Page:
Spectra for remote sites can experience significant shear broadening (Hocking 1983), which depends on their line-of-sight and, hence, is different for KIR and SOD. Therefore, we decided to limit ourselves to derivation of the Doppler velocities for the remotes. Remote receivers are sensitive to the plasma drift velocity (= neutral wind in the D region) component along the bisector of the angle between the transmitter and receiver beams. The geometry of our experiment was the same as described by Janches et al. (2002) in Fig. 9. Because our scatterers move with the neutral wind whose horizontal component is much larger than the vertical one (e.g. Holton 1983), KIR and SOD measure mainly horizontal wind components along TRO-KIR and TRO-SOD lines, respectively. Meridional and zonal winds can finally be derived by combining KIR and SOD Doppler shifts.
We computed the experimental spectra for KIR from the ACFs in the same way as for TRO. The travel times were converted to altitudes (see Table 1). In order to get spectra of satisfactory quality, we have to make the time integration of ACFs long enough. The longest integration we can apply is about 5–6 min, determined by the PMWE duration. Additionally, when applying integration, one should remember that strong waves with 5–10 min periods were present there as seen in Fig. 5d. When we had applied relatively short integration of tens of seconds, the resulted spectra were still too noisy to be successfully fitted by the model function according to Eq. 1. However, when integrating over longer time (a few minutes) we obtained better spectra but very often they comprise of two nearly equal peaks. Then fitting by one Gaussian does not give good results. One example for KIR for two altitudes with 288 s integration is shown in Fig. 7. There the spectra at 72.8 km have about the same peak magnitude over the course of time, while those at 69.5 km have a clear maximum at the time when PMWE were observed in TRO. The applied integration eliminates the effect of waves to some extent, however not completely.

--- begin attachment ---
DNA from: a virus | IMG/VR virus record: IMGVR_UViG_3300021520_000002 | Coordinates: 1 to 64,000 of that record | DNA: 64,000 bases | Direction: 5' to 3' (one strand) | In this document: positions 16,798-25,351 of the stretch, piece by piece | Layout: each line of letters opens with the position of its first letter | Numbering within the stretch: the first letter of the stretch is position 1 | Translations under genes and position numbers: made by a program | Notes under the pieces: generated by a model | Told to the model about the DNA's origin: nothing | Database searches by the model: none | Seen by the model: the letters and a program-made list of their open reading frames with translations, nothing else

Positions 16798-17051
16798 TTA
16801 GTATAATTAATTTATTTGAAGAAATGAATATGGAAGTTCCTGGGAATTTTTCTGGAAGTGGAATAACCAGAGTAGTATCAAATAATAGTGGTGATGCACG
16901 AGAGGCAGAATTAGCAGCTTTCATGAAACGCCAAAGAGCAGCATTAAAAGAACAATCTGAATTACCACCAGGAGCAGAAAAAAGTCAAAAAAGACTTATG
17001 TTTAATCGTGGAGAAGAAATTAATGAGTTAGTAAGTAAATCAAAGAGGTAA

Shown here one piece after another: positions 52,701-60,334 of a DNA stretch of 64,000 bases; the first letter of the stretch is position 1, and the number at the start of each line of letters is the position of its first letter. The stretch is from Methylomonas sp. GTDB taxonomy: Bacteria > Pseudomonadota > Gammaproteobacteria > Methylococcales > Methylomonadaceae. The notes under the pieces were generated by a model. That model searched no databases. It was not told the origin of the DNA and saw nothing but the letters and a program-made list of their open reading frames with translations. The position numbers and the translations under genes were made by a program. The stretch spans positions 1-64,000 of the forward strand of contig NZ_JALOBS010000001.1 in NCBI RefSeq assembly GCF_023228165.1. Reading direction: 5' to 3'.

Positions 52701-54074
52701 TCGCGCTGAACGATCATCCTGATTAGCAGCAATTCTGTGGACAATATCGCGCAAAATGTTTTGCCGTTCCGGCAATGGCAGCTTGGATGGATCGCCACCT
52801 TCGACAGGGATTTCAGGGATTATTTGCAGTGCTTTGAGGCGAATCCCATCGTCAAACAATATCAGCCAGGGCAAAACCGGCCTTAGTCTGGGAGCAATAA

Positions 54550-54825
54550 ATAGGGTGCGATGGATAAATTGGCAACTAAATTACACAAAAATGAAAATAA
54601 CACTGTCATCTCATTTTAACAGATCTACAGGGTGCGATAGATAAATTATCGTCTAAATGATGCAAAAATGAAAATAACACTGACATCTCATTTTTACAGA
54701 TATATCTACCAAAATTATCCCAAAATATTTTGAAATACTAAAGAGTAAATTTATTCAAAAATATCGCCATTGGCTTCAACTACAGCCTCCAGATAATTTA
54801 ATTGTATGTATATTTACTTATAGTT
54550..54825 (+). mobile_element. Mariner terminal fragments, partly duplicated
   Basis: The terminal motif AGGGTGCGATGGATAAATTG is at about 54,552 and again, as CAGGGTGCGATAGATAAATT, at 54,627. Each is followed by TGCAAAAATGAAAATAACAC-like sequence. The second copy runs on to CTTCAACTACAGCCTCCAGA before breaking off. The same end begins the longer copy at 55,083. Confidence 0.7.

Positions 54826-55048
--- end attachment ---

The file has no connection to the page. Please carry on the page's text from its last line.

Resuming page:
Because of the noisy spectra, we decided to apply another method for derivation of Doppler velocities from KIR and SOD data, which uses ACF instead of spectrum. Then we avoid the Fourier transform and, hence, additional computational errors. We used the ‘matched filter’ method described by Evans et al. (1970). It is based on trials and was used for determination of vertical drifts in the F region where both ACF and IS spectrum have a sophisticated shape. (The spectrum is double peaked.) In Fig. 8 time–altitude plots for the Doppler velocity as well as the Doppler velocity shear averaged over 120 s (25 dumps) are presented. We see here that during the interval from 11:00 until about 12:50 the velocity is positive at the lower heights with maximum at about 70–72 km altitude. From about 77 km, the velocity changes direction and becomes mostly negative at higher altitudes. The velocity shear looks noisy, and it is small at most times and heights with some enhancement in magnitude at about 71 km altitude. Neither velocity and shear show anything special in their behaviours at the time and height where PMWE were observed in the TRO (Fig. 4) and KIR spectra (Fig. 7). This implies that the wind shear exists during the entire 2-hour interval 11:00–13:00 UT and has no relation to the PMWE occurrence.
The ‘matched filter’ analysis with the same integration over 120 s was done for SOD, and the results are shown in Fig. 9. The spectral maximum (not shown) is at least 2 times less than for KIR, the Doppler velocity and especially its vertical shear show significant variations with altitudes and time. What we can notice is a patch of the high positive velocity at 70–71 km altitude at 12:05–12:20 UT which somehow matches the PMWE time and location. Such strong variation for the Doppler velocity and shear can be explained by the weaker received signal resulting in very noisy ACFs. Additionally, for SOD the scatter signal comes from a larger height range than for KIR (see Table 1).